Calming down in Camden

The annual festival of feminism, ‘Calm Down Dear’, runs again at Camden People’s Theatre from 16 January until 4 February. F-Word readers can get 10% off any show in the first week with the code CDDFWord10.

Ahead of the festival, I asked some of the artists a few questions over email about feminism, their shows and the future. Here’s what they told me.

Racheal Ofori: So Many Reasons

What inspired you to create the show that you’re bringing to Calm Down Dear?
The new show, So Many Reasons, is inspired by the gravitas mothers have on their daughters regarding their sex and what they give them to help them navigate the world as women. I was particularly focusing on the cultural difference between a first generation migrant mother and a first generation citizen daughter. An example being my mother and I.

The piece explores cultural clashes, and this includes aspects of religion that can be so woven into a lot of west African culture. We watch Mel (the daughter in the set up), wrestling with these cultural and religious ideologies.

What’s making you angry, excited or calm for 2018?
I’m excited for 2018 to be pushing boundaries. I love to use comedy to address tough issues like race and sex. Being a black girl, I’m eager to be edgy with my writing voice to make people laugh uncomfortably and address challenging topics. I write in a range of mediums so I’m excited to hone those skills!

Claudia Jeffries: Syd & Sylvia

I made Syd & Sylvia because I was sick of carrying around my anger at the constant, ugly reminders that – thanks to patriarchy and rape culture – public space doesn’t really belong to me or to any woman. I’d had the character of Syd – a surly nightclub entertainer – floating around my consciousness for about a year before knowing what to do with him. Meanwhile, I was finding myself becoming enraged and feeling stifled on a near daily basis by my experience of being a woman in the world.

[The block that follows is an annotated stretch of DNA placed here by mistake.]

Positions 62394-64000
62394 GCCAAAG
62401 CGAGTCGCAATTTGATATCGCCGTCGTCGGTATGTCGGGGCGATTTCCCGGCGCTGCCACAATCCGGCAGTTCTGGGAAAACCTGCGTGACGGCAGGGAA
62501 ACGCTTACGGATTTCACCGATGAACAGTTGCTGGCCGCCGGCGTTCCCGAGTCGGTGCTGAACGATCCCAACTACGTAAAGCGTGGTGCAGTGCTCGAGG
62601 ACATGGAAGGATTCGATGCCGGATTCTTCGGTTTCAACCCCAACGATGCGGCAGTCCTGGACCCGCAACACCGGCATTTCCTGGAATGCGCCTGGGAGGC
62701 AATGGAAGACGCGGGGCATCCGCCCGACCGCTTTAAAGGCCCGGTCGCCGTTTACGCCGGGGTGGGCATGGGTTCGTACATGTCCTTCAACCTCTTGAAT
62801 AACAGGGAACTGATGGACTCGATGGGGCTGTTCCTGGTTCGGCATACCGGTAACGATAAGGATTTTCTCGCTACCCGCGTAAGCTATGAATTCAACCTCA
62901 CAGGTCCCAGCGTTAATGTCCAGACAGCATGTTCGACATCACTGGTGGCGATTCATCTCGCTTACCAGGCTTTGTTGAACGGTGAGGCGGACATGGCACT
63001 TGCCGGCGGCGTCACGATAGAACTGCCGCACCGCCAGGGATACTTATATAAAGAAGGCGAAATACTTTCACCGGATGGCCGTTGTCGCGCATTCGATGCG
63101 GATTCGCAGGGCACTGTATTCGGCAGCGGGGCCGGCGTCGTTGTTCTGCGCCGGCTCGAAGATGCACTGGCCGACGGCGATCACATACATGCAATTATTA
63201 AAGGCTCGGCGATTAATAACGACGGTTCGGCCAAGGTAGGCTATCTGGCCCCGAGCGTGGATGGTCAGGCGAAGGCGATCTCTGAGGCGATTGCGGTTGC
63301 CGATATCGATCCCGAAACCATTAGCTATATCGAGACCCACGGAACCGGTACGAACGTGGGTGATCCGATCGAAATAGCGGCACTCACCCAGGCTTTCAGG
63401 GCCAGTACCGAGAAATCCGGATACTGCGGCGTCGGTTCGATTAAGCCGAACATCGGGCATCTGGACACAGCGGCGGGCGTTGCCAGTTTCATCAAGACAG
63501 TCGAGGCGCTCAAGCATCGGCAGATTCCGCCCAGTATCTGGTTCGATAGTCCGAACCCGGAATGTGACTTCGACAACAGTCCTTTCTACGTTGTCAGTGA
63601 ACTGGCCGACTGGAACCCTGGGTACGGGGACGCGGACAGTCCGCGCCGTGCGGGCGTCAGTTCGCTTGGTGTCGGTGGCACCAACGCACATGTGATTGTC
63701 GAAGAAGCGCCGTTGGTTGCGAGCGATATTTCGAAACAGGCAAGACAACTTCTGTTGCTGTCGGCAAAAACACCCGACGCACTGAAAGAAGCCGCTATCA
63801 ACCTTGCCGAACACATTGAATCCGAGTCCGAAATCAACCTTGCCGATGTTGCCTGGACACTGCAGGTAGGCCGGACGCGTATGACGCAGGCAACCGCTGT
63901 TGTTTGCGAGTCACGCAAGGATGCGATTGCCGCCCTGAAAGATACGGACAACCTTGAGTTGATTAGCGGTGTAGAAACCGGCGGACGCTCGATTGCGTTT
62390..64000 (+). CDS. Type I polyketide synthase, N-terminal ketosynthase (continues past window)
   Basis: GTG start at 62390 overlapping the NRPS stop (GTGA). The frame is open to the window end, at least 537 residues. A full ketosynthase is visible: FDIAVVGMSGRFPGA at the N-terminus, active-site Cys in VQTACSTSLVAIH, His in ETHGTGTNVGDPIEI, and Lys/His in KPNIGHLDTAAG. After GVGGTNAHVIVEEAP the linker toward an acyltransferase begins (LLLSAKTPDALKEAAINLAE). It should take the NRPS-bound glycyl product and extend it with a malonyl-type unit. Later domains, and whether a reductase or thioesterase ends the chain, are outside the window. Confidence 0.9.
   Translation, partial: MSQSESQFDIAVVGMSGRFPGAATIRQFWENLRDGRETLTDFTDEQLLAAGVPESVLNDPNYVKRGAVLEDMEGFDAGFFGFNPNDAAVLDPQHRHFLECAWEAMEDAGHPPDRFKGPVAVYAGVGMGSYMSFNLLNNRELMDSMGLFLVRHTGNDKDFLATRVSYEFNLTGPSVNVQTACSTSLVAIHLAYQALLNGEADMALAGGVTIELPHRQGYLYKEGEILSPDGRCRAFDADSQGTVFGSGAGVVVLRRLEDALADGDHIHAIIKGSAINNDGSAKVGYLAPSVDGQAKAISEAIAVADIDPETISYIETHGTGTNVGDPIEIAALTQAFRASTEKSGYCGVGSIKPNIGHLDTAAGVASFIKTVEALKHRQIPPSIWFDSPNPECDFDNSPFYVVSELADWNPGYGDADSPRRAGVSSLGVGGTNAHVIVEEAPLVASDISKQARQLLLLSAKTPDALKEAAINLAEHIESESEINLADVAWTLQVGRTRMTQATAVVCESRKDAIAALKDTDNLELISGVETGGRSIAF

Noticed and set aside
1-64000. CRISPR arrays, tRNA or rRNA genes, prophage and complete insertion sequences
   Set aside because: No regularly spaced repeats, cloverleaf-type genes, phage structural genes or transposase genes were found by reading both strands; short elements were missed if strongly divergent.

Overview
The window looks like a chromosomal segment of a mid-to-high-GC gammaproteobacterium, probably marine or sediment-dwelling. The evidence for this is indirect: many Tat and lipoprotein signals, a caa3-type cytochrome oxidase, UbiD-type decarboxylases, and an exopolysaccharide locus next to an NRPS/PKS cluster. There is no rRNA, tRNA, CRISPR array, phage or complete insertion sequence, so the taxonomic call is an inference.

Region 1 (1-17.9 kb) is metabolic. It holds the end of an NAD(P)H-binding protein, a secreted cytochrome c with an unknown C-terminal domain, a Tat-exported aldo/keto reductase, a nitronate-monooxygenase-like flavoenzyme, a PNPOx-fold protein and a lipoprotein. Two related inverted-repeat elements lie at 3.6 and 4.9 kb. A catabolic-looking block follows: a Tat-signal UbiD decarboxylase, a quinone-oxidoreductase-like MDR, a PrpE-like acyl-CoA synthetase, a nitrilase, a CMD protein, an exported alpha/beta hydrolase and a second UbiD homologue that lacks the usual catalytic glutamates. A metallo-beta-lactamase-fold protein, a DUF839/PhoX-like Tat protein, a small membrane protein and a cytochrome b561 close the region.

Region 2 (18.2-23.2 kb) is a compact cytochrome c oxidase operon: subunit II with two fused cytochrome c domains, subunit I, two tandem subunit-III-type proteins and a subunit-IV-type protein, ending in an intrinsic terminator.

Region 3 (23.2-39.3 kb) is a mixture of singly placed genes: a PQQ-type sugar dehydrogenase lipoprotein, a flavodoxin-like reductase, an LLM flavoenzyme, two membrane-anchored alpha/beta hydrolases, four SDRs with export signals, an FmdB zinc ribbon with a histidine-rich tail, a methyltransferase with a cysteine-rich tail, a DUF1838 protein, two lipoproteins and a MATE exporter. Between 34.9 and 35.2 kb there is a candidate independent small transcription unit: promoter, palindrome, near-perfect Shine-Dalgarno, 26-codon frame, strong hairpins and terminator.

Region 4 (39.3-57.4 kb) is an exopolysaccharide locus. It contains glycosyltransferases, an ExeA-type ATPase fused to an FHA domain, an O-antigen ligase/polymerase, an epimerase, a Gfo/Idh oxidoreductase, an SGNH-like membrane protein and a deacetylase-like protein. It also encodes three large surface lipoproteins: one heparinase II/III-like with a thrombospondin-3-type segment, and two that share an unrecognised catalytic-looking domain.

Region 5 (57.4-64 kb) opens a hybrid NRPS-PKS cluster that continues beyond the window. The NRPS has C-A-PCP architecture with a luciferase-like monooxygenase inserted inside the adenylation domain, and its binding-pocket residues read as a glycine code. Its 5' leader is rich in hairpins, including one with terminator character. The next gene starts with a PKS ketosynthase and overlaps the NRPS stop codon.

Later on, following discussion and development, I added the character of Sylvia and constructed the narrative of them being a married couple who run a Working Men’s Club in the 1980s, casting Syd as an abusive partner and Sylvia as being in the throes of a feminist awakening, thanks to her women’s studies class.

It’s my belief that every case of violence against women – from the gruesome to the micro-aggressive – is an attempt to intimidate us back into our perceived ‘place’. All of these ideas and considerations are central to my motivation behind creating Syd & Sylvia and are evident in the show’s content.

Abigail Dooley and Emma Edwards from A&E Comedy: Enter the Dragons

Do you consider yourself to be a feminist? If so, what does feminism mean to you?
To us, the definition of feminism is equality: political, economic, social and personal. It seems ridiculous that any human being wouldn’t want that! If we could achieve a balanced, equal society we wouldn’t need to label ourselves anymore.

What’s making you angry, excited or calm for 2018?
Angry: Trump, Brex-shit, #MeToo; there’s a lot to be angry about, so it’s especially infuriating when women are told they shouldn’t be angry. That they should “calm down, dear” and not make a fuss!
Excited: Performing our show and inspiring other women to kick aging right up its arse!
Calm: Not giving a fuck about the small stuff, and a large glass of red.

The question: “Are you a feminist?” is actually very reductive

Hannah Ballou: The Doctor Is In

What does feminism mean to you?